It is believed that a course of treatment relying upon the described pulse pattern could be for one to three hours per day every day over a six to eight week period. The pulses could be applied to any muscle throughout the body via simple self adhesive electrodes. The pulses could be applied for “on” times of from ten to fifty seconds, with periods of inactivity, i.e. “off” times, of approximately the same duration. Good results have been obtained with “on” times of ten seconds in combination with “off” times of fifty seconds.

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Referenced by
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US6671557Oct 10, 2000Dec 30, 2003Meagan Medical, Inc.System and method for providing percutaneous electrical therapy
US6701190 *Dec 29, 2000Mar 2, 2004Meagan Medical, Inc.System and method for varying characteristics of electrical therapy
US6865423 *Mar 23, 2001Mar 8, 2005The Victoria University Of ManchesterStimulation of muscles
US6990376 *Dec 6, 2002Jan 24, 2006The Regents Of The University Of CaliforniaMethods and systems for selective control of bladder function
US7072721Nov 1, 2002Jul 4, 2006Cecilio TrentElectrode vest for electrical stimulation of the abdomen and back
US7117034 *Jun 24, 2004Oct 3, 2006Healthonics, Inc.Apparatus and method for bioelectric stimulation, healing acceleration, pain relief, or pathogen devitalization
US7257448Jan 14, 2002Aug 14, 2007Bmr Research & Development LimitedApparatus for stimulating a muscle of a subject
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US7643880Aug 9, 2005Jan 5, 2010The Regents Of The University Of CaliforniaMethods and systems for selectively inhibiting neural transmission of somatic fibers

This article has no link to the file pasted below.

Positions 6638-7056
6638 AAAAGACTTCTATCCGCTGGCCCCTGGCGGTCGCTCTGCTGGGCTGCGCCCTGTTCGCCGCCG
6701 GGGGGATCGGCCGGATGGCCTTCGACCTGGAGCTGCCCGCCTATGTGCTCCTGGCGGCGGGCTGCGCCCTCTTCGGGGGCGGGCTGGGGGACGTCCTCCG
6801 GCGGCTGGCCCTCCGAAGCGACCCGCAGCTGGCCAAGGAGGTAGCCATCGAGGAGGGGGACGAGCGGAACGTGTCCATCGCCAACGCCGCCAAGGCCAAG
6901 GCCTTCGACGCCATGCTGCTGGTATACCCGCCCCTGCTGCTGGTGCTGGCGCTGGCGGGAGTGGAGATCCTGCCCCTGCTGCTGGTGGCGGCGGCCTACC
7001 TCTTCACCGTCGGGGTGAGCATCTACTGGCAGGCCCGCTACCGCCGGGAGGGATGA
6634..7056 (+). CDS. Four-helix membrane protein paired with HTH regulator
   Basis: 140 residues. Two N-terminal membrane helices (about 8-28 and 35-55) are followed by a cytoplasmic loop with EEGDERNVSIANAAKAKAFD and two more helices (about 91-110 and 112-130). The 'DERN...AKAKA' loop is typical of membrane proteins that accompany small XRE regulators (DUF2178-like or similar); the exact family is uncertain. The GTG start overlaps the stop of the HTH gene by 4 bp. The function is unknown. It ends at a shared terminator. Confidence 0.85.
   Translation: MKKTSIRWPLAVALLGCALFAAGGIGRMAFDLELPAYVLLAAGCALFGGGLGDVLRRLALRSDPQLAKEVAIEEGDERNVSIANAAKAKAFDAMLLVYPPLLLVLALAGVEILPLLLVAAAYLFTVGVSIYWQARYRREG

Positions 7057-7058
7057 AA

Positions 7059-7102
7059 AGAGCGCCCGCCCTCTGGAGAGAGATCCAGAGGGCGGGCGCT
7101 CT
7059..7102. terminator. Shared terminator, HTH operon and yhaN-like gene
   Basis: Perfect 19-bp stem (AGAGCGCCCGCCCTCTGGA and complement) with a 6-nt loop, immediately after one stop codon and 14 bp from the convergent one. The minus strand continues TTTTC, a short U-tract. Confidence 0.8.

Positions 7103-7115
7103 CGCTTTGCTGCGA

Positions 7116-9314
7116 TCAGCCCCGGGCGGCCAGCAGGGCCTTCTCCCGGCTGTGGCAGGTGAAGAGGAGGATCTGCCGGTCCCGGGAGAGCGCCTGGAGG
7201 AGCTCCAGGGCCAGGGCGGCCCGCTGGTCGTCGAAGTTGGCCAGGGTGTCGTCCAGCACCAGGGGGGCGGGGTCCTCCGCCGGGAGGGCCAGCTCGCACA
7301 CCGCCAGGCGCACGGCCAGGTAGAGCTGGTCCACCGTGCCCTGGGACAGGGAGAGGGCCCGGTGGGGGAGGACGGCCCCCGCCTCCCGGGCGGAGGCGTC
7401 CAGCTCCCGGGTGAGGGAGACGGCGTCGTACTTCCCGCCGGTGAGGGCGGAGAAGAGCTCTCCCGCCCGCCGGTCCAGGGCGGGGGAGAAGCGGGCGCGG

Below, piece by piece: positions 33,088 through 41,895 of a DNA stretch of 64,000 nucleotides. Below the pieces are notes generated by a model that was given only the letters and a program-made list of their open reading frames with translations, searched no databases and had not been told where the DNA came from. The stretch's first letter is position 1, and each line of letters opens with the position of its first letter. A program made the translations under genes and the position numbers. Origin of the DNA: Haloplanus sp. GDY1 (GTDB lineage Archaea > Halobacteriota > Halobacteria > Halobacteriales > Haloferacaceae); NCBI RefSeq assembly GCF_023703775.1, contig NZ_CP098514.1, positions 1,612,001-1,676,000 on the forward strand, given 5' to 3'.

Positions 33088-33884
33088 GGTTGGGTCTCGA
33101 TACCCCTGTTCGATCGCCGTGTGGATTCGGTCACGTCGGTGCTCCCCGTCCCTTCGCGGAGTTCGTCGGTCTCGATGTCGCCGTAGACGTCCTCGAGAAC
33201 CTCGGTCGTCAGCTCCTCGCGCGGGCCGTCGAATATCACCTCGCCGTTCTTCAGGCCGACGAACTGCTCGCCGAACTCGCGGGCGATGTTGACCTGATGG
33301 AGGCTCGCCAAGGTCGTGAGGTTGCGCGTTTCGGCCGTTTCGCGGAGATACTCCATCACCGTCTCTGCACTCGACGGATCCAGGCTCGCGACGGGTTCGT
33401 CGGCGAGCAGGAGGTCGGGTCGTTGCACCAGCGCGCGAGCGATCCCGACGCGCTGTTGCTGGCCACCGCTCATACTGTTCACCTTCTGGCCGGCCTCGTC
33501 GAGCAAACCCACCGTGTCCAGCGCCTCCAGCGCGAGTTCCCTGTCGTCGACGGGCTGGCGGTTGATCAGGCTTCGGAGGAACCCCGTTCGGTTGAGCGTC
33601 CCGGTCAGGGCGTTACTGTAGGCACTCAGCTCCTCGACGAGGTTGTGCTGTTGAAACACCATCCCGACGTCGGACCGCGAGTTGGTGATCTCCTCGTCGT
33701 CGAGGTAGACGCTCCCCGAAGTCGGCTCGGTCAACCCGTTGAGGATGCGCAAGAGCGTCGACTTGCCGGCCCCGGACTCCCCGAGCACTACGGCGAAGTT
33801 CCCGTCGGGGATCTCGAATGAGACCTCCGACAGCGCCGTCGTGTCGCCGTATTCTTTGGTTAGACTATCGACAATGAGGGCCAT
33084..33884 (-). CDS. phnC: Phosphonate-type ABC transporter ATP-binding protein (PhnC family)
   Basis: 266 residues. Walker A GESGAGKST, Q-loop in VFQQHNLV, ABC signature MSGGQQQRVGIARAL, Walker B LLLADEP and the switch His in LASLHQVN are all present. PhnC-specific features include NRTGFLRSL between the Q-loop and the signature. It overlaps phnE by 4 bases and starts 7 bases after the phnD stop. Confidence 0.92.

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Classifications
U.S. Classification607/68, 607/48
International ClassificationA61N1/36
Cooperative ClassificationA61N1/326, A61N1/36014, A61N1/36003
European ClassificationA61N1/36E, A61N1/36
Legal Events
DateCodeEventDescription
Oct 1, 2012FPAYFee payment
Year of fee payment: 12
Oct 23, 2008FPAYFee payment
Year of fee payment: 8
Feb 7, 2005ASAssignment
Owner name: THE UNIVERSITY OF MANCHESTER, GREAT BRITAIN
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Effective date: 20041001
Owner name: THE UNIVERSITY OF MANCHESTER OXFORD ROADMANCHESTER
Free format text: MERGER;ASSIGNOR:VICTORIA UNIVERSITY OF MANCHESTER, THE /AR;REEL/FRAME:016279/0435
Owner name: THE UNIVERSITY OF MANCHESTER,GREAT BRITAIN
Free format text: MERGER;ASSIGNOR:VICTORIA UNIVERSITY OF MANCHESTER, THE;US-ASSIGNMENT DATABASE UPDATED:20100525;REEL/FRAME:16279/435
Oct 20, 2004FPAYFee payment
Year of fee payment: 4
Apr 28, 1999ASAssignment
Owner name: VICTORIA UNIVERSITY OF MANCHESTER, THE, UNITED KIN
Free format text: ASSIGNMENT OF ASSIGNORS INTEREST;ASSIGNOR:OLDHAM, JACQUELINE A.;REEL/FRAME:009949/0068
Effective date: 19990225